How to overcome inadmissibility due to misrepresentation in Canada

When you are applying for a visa, work permit, or study permit, you will be required to fill out an application form, in the form, you will provide information about yourself, and you will also be required to provide documents to support the information you provided in your form.


You will provide information about your:

  • Identity – your name, date of birth, country of origin, state, etc.
  • Marital status – single or married
  • Mission in Canada – what you are coming into the country to do and many others

All these help the visa officers to know you, understand what your reasons are for coming to Canada, what you will do while in the country, and when you plan to leave the country.

If when filling out your form, you intentionally provide false information or withhold a piece of information that can affect the outcome of your application, you have misrepresented.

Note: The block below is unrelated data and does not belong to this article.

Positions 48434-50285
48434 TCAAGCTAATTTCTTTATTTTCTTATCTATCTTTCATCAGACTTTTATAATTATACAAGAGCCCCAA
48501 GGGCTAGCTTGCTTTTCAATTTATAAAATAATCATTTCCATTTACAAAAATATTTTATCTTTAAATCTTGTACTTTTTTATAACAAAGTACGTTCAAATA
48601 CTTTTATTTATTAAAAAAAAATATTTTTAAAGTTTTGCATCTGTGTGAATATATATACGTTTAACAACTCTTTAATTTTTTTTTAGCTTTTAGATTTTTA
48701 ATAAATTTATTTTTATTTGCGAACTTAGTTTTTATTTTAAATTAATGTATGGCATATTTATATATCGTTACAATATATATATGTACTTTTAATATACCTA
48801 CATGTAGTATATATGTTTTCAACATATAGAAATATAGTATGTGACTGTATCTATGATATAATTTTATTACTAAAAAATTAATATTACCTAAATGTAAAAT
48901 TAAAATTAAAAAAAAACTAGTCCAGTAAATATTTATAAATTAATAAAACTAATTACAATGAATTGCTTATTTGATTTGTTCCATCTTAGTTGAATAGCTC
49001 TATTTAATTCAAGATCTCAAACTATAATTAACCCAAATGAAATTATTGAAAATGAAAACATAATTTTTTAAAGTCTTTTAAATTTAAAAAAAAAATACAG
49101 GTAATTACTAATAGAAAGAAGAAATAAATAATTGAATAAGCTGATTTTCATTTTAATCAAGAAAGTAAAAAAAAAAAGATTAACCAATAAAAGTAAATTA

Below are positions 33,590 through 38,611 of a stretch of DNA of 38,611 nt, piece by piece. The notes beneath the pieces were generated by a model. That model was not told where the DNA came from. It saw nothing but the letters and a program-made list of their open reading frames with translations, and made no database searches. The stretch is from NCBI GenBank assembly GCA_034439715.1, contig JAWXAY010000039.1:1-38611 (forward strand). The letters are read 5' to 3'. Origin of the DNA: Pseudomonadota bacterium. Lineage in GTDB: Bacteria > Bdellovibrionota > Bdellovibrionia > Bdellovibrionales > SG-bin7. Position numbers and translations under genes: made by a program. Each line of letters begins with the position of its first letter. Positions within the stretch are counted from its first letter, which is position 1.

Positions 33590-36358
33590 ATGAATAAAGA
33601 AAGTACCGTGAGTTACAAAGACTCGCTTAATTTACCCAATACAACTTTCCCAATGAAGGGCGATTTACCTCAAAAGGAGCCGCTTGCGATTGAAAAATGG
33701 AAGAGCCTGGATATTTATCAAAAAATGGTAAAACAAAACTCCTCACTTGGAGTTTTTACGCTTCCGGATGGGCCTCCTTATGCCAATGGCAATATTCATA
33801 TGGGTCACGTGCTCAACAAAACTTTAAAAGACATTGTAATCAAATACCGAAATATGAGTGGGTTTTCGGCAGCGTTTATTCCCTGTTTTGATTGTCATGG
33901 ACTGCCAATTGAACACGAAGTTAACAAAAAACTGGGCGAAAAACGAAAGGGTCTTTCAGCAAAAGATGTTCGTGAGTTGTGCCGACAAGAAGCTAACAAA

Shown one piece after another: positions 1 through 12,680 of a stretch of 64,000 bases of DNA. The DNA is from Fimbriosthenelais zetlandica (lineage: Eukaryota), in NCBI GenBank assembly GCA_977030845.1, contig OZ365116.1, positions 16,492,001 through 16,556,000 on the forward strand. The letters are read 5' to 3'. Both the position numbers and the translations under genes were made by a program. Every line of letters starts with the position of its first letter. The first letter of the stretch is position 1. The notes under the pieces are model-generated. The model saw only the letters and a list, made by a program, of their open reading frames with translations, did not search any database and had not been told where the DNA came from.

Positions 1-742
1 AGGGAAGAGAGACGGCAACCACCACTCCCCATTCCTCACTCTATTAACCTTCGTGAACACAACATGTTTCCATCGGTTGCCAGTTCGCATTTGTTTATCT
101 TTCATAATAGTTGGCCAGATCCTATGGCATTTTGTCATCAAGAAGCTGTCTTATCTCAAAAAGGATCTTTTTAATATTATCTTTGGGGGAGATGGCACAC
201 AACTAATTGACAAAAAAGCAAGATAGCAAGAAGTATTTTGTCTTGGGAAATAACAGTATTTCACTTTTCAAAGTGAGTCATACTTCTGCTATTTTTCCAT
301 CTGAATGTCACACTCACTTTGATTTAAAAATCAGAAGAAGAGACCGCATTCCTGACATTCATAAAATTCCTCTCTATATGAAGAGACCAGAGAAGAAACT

When you misrepresent it means that you knowingly directly or indirectly either withhold material facts (these are materials that can affect the decision of the visa officer on your application) or make alterations or somehow create fraudulent material to receive the decision that you’re hoping to receive.

It is also misrepresentation when you make changes to your information so the officers makes mistakes when they decide on your application.

The most important aspect of misrepresentation is that you knowingly did it, it doesn’t matter whether you did it directly (by yourself) or indirectly, when you hire somebody to misrepresent on your behalf, you are still misrepresenting.

What are the consequences of misrepresenting?